b. Avoid alcohol 4-6 hours before bedtime. It is common to believe that alcohol helps with sleep. However, whilst alcohol has an immediate sleep-inducing effect, a few hours later as the alcohol levels in your blood start to fall with a resulting wake-up effect, leading to disrupted sleep.
c. Avoid caffeine 4-6 hours before bedtime. Caffeine acts as a stimulant and is contained in many foods, such as chocolate. Food and drinks containing caffeine should be avoided before bed.
d. Exercise - but not right before bed. Regular exercise, particularly in the afternoon, can help sleep. But don’t exercise within the two hours before bedtime as this can decrease the ability to fall asleep.

3. Sleeping Environment
a. Bedding. Make your bedding as comfortable as possible. Also find a comfortable temperature setting and keep the room ventilated.
b. Eliminate as much light as possible. This will help your brain understand it is night time and help with the sleep process
c. Block out all distracting noise This will reduce the chances of being disturbed
d. Reserve the bedroom. Never use the bedroom as an office or a place of work. Let your body "know" that the bedroom is associated with sleeping.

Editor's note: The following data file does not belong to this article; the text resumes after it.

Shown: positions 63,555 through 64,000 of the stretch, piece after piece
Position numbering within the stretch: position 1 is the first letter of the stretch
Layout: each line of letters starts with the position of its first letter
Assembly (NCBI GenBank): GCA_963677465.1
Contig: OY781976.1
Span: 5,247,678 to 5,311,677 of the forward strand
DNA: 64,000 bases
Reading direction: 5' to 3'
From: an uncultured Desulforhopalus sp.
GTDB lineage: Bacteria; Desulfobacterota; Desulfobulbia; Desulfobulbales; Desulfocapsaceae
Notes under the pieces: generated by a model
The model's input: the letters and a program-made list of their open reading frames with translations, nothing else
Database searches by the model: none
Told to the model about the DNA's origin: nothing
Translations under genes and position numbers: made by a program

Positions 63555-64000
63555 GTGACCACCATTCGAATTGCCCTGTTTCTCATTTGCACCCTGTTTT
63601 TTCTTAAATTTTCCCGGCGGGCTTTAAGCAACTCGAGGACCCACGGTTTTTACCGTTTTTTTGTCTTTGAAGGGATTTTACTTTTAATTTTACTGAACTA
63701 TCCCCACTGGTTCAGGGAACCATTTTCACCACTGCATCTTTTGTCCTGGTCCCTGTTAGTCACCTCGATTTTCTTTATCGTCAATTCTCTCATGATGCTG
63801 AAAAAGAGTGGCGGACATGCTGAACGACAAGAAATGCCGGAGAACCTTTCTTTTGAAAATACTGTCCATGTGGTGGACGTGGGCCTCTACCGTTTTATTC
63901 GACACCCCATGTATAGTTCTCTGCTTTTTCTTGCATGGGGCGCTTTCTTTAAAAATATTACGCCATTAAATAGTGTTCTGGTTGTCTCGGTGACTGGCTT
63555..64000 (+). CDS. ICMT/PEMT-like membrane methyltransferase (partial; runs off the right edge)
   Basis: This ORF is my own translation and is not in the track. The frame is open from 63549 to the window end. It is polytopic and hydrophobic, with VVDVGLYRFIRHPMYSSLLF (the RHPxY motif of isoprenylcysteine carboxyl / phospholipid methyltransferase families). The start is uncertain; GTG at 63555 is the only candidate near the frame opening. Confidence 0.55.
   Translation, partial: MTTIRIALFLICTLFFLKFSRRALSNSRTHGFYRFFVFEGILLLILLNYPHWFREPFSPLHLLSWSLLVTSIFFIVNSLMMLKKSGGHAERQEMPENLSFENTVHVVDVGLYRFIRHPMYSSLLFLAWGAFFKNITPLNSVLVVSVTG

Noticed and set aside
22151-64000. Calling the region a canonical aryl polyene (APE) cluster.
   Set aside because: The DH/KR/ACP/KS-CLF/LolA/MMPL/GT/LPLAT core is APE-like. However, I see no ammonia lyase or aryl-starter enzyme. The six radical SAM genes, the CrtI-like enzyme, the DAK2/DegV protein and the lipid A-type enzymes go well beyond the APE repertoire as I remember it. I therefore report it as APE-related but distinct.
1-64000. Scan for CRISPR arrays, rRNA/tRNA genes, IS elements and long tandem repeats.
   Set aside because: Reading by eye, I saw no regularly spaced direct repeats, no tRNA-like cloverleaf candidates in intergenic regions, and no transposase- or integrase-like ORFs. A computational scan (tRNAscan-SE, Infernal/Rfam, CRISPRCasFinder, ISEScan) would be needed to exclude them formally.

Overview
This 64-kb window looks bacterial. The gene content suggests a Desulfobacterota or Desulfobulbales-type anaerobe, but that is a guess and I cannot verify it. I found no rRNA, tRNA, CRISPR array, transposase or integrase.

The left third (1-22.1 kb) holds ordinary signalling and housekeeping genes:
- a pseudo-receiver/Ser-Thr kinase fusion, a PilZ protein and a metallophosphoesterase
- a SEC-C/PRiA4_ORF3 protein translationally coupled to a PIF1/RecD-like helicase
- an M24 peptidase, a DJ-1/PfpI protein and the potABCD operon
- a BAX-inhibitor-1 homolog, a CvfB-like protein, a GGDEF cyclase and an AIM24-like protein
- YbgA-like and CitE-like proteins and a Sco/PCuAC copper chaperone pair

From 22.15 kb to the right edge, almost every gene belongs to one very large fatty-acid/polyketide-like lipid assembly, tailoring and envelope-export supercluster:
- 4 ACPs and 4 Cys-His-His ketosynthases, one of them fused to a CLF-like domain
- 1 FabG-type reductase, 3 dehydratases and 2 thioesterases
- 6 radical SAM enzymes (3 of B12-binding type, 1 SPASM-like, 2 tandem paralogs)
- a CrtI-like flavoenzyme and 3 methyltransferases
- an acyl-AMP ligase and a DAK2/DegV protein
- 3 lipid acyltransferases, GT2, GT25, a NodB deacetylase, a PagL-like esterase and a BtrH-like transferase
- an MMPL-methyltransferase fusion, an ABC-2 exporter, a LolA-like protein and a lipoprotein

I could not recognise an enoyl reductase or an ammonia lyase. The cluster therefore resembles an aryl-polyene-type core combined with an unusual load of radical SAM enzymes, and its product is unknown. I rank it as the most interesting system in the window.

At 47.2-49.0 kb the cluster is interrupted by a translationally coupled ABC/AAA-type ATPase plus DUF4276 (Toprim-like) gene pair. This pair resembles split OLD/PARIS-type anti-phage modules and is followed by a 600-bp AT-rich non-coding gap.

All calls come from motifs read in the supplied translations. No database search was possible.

Anonymous said...

the picture is making me feel zzzzzzzz a little zzzzzzzzzzzzzzzzzzzz zzzzzleepy....zzzzzzzzzzzz

Chrysalis said...

I changed the lighting to a soft glow, it looks light candle light. I also placed certain pictures around me that I enjoy. As soon as I walk in there, I instantly feel the tension lift from me. Refuge after a long day.

simon said...

well, I think I lack in a few areas. but one thing is for sure.. the neighbours dogs that NEVER stop barking are beginning to cause stress/lack of sleep :o(

Anonymous said...

A comfy bed is certainly very important, and I do enjoy a dark room. I usually go to sleep straight after my head hits the pillow, I can't even read as my eyes become heavy. In fact, it's time to turn in now.

Ian Lidster said...